Exploring Pre-teen Angst — From the Shopping Mall to the Bimah

By Shira Levine

Published November 18, 2005, issue of November 18, 2005.

When you’re 12 going on 13, everything feels just so serious. Stacy Friedman, the protagonist of Fiona Rosenbloom’s young adult novel “You Are SO Not Invited to My Bat Mitzvah” (Hyperion), has an accessory bag full of problems standing in the way of having an absolutely perfect life. Her parents’ marriage is on the fritz, and her dad is dating a perma-tan bimbo named Delilah. Stacy’s mom is depressed and is forcing her daughter to wear a mortifying puffy-sleeved, satin-bowed bat mitzvah dress. Stacy still doesn’t have a speech prepared, and her dorky, brainiac brother, Arthur, is getting fat. The thought of exposing the cute boys and her school’s clique of cool girls (known as the Chicas), which she is on the verge of joining, to all this is almost too much to bear. But all this pales in comparison to two nettlesome details: an undying fantasy of dancing with (and maybe kissing) Andy Goldberg at her bat mitzvah, and the fact that her very best friend, Lydia, has nabbed him. Oh, and have we mentioned that horrible dress?

Stacy’s resolve is quick. Witnessing some spit swapping between her now ex-best friend and her stolen crush makes it easy for her to uninvite Lydia. While she’s at it, Stacy uninvites a number of the other Chicas who aren’t taking her side. Hitting seventh-grade rock bottom, she has no choice but to seek the guidance of Rabbi Sherwin, her bat mitzvah teacher. The jovial spiritual leader, who calls Stacy by her Hebrew name, Seema, has the warmth and cool-dude patience necessary for preteen drama. He suggests she strive for the path of righteousness and perform three acts of kindness before her big day.

The book follows with Stacy’s quest to meet the mitzvahs. She opts to help her mom find a man and her brother to be cooler and lose weight. But eventually Stacy realizes that even her new-and-improved wish list is too much about her. Ultimately she enters a new chapter of self-knowledge, right on the bimah for family and friends to see.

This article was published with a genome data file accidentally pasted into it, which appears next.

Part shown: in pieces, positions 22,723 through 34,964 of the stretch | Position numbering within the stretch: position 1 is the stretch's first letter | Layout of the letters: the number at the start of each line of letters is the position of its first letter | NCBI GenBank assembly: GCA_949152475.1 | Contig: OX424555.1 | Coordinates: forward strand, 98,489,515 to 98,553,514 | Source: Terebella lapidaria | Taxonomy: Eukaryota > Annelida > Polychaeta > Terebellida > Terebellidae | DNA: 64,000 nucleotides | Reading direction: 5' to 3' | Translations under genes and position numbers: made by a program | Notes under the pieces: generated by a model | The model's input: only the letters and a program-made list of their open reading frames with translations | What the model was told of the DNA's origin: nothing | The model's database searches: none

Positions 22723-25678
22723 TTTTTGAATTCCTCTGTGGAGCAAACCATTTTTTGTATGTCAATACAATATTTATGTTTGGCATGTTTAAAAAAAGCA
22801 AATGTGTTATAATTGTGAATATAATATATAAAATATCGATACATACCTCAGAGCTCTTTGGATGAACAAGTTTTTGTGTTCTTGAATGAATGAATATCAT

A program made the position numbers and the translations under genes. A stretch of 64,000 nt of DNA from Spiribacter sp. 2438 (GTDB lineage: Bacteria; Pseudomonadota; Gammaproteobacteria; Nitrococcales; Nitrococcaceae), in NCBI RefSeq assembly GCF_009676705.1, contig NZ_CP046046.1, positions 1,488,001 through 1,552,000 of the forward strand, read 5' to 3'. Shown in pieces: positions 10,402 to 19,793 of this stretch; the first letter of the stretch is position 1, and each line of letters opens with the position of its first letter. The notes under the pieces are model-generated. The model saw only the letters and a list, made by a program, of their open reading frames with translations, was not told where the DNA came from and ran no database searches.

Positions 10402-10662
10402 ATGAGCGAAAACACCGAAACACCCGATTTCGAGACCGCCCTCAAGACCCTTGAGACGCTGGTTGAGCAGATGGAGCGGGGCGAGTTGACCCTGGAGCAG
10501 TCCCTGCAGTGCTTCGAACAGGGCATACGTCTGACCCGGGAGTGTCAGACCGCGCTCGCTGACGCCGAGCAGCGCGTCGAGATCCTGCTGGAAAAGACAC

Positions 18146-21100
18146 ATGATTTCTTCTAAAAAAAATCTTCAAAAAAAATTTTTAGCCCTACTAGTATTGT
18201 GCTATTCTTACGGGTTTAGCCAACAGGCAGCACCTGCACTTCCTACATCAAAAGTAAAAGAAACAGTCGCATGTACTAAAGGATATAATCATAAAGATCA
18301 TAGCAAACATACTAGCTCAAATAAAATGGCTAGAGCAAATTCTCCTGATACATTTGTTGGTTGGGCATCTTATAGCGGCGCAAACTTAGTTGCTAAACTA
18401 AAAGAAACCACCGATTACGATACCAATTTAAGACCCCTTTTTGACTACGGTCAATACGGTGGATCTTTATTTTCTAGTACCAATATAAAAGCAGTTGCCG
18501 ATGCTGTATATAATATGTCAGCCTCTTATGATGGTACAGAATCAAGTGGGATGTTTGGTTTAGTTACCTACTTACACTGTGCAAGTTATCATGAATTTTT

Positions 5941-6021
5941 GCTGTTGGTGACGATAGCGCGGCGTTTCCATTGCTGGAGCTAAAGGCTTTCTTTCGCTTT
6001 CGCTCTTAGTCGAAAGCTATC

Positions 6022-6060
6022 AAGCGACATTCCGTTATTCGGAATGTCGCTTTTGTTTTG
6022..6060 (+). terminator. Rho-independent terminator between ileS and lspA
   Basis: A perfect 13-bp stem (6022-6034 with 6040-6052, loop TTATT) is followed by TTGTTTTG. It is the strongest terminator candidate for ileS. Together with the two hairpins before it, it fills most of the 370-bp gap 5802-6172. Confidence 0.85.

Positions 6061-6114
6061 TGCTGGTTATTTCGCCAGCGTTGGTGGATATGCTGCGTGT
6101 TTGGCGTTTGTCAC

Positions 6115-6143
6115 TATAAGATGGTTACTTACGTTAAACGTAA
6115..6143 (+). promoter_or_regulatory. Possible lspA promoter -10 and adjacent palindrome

But the story here is not just Stacy’s. There’s moving humor in her father’s relationship with Delilah, and her mother’s struggles are poignant and believable. Arthur struggles with his weight and his dorkiness. And then there are the self-involved Chicas, hip-hop goofy Andy and the sweet yet smooth Italian exchange student, all of whom round out the early teen tableau.

What’s nice to see is the change Stacy makes from “me, me, me” to “Pity me” to “It’s me who has to make things right.” And then she ends with “Okay, maybe it’s about me, but it’s about everybody else, too.” Sure there is a lot of name-brand- and name-dropping, along with some out-of-nowhere Yiddish, but it all kind of works in a cutesy way.

Rosenbloom, a Westchester County native, has brought the world of her youth to life — with updated brand names, of course. Whether she can draw some fashionistas-in-training away from Nordstrom and into the bookstore for a little chickadee lit remains to be seen. But why not? They’ll already have Mom and Dad’s plastic in hand.



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